You know that first long climb on a roller coaster ride? That feeling of rising higher and higher to the click-click-click sound?

If you’re a lover of roller coasters like me, you know the best part comes after the climb, when you take that awesome plunge downward. I love the drop, and every time I scream my head off. But sitting during that slow trip uphill, waiting for the drop, drives my patience to the limit. It’s scarier to me than the ride itself.

Being in the closet is like that first roller coaster climb. Questions like this keep going through my head: When is this going to end? What am I doing? Why did I get on this ride in the first place? When does it get better? I’ve been in the closet for a while now and the claustrophobia is starting to make me sick — not to mention lonely. I’ve been running from this for a long time, and now I’m done with it. So I’m taking the plunge: I’m coming out of the closet and down the first drop — screaming, I hope, with joy.

I’m Christian and I’m bisexual. Those identities are both inside of me, combined in one person. I’ve struggled with suicidal ideation because my religious upbringing taught me that I couldn’t have both of those things dwell within me. My conservative church tradition does not look kindly on people coming out. But my God is love. And I believe that God is bigger than what my conservative church background taught me.

God is my Creator, and God does not make mistakes. So now I’m walking towards God and health by telling the truth. I believe God wants the truth in our lives, and that this is how we cultivate relationships.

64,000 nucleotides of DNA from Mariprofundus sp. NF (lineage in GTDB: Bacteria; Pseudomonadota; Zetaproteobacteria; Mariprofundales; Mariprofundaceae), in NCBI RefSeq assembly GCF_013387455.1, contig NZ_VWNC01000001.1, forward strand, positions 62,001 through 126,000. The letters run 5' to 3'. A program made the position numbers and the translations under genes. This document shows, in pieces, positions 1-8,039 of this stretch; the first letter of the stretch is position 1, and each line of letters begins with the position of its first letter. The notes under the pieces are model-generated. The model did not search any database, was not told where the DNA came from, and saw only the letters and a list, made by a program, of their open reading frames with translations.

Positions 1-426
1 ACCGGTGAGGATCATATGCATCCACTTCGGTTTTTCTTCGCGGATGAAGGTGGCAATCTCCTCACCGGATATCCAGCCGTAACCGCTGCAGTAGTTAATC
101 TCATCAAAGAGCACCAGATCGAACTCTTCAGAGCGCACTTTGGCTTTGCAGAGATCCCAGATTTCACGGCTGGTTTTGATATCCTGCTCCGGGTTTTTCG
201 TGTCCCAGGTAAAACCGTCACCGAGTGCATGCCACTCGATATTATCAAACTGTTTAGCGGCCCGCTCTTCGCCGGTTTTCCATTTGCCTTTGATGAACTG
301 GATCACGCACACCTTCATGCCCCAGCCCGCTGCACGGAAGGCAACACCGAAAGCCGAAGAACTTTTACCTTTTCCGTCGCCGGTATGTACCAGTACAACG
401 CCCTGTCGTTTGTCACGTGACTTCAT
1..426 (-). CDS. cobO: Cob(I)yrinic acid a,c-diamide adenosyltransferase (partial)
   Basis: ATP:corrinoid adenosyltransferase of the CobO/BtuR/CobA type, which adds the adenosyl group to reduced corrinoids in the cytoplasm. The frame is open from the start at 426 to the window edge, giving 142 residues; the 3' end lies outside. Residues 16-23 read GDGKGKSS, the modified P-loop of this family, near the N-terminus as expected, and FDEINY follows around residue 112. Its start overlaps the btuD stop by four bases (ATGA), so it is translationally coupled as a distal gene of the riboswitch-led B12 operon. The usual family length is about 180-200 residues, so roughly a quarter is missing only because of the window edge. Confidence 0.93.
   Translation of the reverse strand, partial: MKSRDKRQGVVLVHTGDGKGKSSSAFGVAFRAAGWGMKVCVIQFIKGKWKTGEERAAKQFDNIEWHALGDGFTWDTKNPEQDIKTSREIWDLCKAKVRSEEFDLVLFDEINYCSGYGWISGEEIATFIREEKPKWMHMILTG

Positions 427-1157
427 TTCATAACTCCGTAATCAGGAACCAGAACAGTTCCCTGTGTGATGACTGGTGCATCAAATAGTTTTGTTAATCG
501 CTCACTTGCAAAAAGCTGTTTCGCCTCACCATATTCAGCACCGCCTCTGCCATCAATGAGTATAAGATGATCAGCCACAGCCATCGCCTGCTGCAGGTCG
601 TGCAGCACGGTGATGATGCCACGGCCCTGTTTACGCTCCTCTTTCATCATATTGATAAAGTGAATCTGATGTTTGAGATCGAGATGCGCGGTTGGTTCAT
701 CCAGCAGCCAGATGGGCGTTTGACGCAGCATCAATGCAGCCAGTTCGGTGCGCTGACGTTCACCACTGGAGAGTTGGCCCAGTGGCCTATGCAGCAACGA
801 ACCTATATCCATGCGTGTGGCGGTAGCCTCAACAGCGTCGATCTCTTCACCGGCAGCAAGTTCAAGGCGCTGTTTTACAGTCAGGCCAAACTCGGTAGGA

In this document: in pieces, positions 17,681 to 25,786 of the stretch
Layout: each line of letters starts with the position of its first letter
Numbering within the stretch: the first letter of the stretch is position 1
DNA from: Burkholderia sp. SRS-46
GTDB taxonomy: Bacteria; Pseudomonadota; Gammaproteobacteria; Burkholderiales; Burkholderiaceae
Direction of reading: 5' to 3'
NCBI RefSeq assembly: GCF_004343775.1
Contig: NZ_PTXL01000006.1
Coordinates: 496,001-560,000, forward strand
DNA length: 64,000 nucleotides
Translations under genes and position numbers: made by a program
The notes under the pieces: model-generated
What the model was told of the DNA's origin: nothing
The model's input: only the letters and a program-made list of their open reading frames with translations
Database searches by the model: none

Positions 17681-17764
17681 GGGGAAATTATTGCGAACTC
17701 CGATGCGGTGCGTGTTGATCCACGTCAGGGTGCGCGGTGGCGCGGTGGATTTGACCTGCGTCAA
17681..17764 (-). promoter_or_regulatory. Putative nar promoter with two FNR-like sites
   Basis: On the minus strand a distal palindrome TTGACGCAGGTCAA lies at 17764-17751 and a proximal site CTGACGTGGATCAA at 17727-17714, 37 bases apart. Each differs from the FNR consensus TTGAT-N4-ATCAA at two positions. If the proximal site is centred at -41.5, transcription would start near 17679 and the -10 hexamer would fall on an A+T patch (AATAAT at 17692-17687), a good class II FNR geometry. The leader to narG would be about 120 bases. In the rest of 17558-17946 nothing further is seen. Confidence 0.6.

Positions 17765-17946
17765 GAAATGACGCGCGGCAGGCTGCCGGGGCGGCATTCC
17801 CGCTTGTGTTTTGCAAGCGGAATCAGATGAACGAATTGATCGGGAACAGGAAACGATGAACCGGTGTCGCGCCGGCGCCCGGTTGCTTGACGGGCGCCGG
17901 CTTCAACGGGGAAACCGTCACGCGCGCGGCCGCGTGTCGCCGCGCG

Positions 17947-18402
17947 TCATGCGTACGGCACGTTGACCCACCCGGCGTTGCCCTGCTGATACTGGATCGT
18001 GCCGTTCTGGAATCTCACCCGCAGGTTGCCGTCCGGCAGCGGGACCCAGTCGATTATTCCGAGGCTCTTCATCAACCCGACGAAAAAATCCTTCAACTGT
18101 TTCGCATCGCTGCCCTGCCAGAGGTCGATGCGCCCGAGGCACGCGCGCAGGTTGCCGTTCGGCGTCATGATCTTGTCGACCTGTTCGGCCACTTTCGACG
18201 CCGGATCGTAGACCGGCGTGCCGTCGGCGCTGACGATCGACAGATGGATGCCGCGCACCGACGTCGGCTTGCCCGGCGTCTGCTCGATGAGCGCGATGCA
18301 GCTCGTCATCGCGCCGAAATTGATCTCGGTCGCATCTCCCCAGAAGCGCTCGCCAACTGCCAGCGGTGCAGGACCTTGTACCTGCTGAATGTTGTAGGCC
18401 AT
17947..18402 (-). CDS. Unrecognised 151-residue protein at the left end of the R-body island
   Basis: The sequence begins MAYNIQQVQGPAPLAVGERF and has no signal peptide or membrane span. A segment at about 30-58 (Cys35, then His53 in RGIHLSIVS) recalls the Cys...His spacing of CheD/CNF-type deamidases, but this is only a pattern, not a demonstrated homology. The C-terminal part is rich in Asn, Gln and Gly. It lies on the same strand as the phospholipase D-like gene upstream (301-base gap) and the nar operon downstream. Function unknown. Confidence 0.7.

I hope, in coming out, that I’m also walking toward a Christian community where I belong, where I’m home — surrounded and accepted, like family. I have several Christian friends who already affirm me, and for the life of me, I don’t know what I’d do without them. But I have a hunch that I don’t even yet know the faith family that’s waiting for me on the other side. While I may lose friends today, I believe I will also gain a whole bunch of priceless Christian friends I can’t even see yet. I mean God is big enough to provide, right?!

But then there’s also the issue of bisexual erasure. As I’ve considered coming out, I’ve also realized that bi-erasure exists. I experienced it in action. Sometimes I feel like I have to convince myself that I’m actually real: Gay people rarely talk about bisexual people [4]; straight people usually focus discussions of sexuality on gays and lesbians [4]. Allies tend to forget about us [5]. I mean, being bi is just a big old hot mess sometimes.

But I keep hearing from others that telling our stories is the way to freedom. I keep hearing that sharing our testimonies is how we grow and change, connect and love. I keep hearing LGBTQ people say that coming out was the best thing they ever did. I keep hearing that hiding and pretending is harmful, dangerous and unhealthy. I keep hearing that it’s so much better to be real and live out your identity.

I hope they’re right.

After coming out, I may be kicked out of my living situation, my church, and my conservative friendships. But I have to believe that my future siblings and parents in Christ have my back. I need them to. And you know what? They need me too. We can’t live as islands — and I think I’ve been living as one while being in the closet. I believe God loves me. I believe God wants me to live as a whole person, not as a partial person, or a deceptive person, or a fake person. God designed me with that desire, need, and craving. I believe God wants me in community.

I’m at the top of the roller coaster. The ride slows, almost to a stop. My lungs fill with air. I hold my breath. I look down. I can see the bottom. I’m waiting. Here. I. Go.